The next two sessions covered product pricing strategy, and were delivered by Marvin Liao, Partner at 500 Startups, a Startup Accelerator based in Silicon Valley, and Gareth Berry of Unleashed Software. Marvin shared 18 principles for successful pricing, filled with gems of advice like don’t discount your product, freemium is stupid, and free trials are ok, but the shorter the better. Gareth’s talk was more subdued, but just as enlightening, with heaps of practical advice based on his own experiences with Unleashed. It was interesting to hear his take on current pricing trends, which are moving towards POA/no price displayed, annual and multiyear contracts instead of monthly, and having multi-dimensional pricing – i.e. offering different tiers as well as a menu of add-ons to give more options to your customer. Another insight on pricing was that it should be based on the value the product delivers to the customer – this was emphasised in several of the talks throughout the day, and was one of the key takeaways for Theta.

actionable insights

Jenene Crossan of Flossie and NZGirl gave the next talk, this time on a topic that affects everyone in one way, shape or form. She talked about mental health, and in particular the effects of the huge and ongoing stresses involved in founding and obtaining funding for tech startups. The talk was very much based on Jenene’s personal experiences in this area and how she was affected. She encouraged everyone in tech to get better at talking to each other about mental health as well as being open and helping each other whenever we can. The talk was affecting and Jenene got a standing ovation at the end of it – testament to how badly people need and want this kind of discussion to continue. Awesome work, Jenene.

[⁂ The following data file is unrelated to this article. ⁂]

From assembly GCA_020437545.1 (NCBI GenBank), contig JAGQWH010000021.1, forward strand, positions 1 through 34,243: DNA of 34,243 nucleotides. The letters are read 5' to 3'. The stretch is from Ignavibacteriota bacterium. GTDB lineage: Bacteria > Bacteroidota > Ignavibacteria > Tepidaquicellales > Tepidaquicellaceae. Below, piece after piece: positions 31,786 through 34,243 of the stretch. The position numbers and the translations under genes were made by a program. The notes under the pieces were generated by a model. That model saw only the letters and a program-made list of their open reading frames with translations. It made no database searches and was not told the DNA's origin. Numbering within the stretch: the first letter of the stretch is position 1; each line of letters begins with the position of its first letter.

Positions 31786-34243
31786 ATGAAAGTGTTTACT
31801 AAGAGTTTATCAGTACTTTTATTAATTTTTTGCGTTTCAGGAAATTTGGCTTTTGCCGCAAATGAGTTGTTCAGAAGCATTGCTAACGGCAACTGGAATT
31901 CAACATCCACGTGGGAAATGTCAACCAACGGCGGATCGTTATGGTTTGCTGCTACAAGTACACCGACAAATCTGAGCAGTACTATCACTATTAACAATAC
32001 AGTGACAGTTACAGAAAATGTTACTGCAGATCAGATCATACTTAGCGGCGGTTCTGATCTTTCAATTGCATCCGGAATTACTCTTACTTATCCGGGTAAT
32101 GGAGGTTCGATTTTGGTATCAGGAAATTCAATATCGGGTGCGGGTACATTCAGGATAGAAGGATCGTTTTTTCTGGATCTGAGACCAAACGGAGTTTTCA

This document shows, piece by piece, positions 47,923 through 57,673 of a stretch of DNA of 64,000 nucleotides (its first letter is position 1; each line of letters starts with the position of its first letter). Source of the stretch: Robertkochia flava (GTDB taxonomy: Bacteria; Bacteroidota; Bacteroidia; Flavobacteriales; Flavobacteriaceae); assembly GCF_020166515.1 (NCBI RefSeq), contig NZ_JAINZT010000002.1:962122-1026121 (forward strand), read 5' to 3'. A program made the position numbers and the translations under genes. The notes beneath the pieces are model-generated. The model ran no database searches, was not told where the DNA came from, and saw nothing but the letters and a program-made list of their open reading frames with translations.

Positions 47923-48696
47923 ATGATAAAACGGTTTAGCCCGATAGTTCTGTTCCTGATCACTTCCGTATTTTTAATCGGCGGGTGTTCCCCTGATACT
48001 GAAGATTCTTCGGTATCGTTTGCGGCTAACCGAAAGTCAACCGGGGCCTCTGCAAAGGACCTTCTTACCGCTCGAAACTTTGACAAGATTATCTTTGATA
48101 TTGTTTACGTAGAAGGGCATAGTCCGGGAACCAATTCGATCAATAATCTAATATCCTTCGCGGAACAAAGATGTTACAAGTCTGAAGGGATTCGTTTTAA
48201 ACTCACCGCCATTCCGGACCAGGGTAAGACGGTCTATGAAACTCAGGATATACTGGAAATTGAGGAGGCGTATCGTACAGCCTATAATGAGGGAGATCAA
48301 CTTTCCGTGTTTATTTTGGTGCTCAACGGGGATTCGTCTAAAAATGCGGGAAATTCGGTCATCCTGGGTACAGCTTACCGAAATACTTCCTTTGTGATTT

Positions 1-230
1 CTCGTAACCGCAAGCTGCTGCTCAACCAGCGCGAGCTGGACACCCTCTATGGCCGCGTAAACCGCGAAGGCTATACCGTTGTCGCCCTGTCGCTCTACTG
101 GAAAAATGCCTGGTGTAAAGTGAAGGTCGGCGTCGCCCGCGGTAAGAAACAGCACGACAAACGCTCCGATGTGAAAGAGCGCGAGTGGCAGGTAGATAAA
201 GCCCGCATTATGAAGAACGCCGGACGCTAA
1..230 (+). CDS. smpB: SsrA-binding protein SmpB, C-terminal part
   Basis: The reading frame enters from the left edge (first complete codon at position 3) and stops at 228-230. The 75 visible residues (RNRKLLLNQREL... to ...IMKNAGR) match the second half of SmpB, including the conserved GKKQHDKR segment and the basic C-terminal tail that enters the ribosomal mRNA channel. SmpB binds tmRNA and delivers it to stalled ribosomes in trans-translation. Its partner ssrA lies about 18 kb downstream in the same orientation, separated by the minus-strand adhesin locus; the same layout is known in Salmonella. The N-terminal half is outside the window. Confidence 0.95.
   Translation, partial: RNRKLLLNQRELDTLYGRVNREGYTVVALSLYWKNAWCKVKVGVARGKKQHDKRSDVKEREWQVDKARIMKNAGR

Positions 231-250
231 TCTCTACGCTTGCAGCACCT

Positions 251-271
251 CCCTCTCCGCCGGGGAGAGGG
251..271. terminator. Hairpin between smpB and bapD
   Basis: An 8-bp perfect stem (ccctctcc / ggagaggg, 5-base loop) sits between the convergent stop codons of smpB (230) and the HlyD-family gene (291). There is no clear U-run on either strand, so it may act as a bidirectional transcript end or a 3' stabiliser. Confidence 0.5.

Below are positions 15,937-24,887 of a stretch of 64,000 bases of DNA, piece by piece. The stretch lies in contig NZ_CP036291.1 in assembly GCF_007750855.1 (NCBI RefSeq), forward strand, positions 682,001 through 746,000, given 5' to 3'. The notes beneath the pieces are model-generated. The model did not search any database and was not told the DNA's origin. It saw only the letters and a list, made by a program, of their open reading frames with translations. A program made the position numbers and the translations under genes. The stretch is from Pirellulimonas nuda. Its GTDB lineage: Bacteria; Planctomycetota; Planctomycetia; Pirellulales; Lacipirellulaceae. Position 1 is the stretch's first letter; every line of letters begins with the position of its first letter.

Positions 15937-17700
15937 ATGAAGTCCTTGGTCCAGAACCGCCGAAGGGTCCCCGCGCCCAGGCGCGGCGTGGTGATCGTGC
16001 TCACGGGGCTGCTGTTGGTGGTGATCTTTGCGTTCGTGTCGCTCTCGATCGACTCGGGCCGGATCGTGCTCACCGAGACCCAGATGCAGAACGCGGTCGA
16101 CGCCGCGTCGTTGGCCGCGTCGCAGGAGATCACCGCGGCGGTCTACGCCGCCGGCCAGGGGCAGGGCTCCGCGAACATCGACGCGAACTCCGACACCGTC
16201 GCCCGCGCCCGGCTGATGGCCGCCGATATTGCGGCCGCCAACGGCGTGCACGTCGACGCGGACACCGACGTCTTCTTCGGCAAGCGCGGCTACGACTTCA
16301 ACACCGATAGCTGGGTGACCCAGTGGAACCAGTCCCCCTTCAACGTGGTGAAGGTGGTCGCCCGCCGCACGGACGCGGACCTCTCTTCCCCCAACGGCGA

Continuing the thread of opening up and talking to each other, a major theme of the conference was learning from failure. Several of the talks were focused around this, and attendees were encouraged to share their personal stories of failure in establishing SaaS businesses. It was great to see so many attendees willing to share their stories. Common themes shared included not establishing a large enough or clear enough target market for products, and the importance of keeping a close eye on your metrics.

Kirsty Traill of Hootsuite covered how to develop personas to maximise customer adoption, engagement and retention, and Christelle Blanchet-Aïssaoui of Proxi talked about getting the basics of product marketing right. The day finished up with Mark Clare and Kent Hammond of Clare Capital, and Josh Robb of PushPay, discussing how to use metrics well to ensure product success.

Operationalising personas

Overall the conference was packed full of useful information and we came away with a stack of actionable insights that we can incorporate into what we are doing with FAQ Bot and future SaaS initiatives. The conference was sold out, showing that this kind of event is really needed here in NZ, especially if we want to continue to create a collaborative, supportive, innovative industry and build up our tech economy into the future. Thanks to Callaghan Innovation and everyone involved for a great event!

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Rose McColl joined Theta as a summer intern, and is now a member of our innovation lab, working on an AI-powered smart content retrieval tool.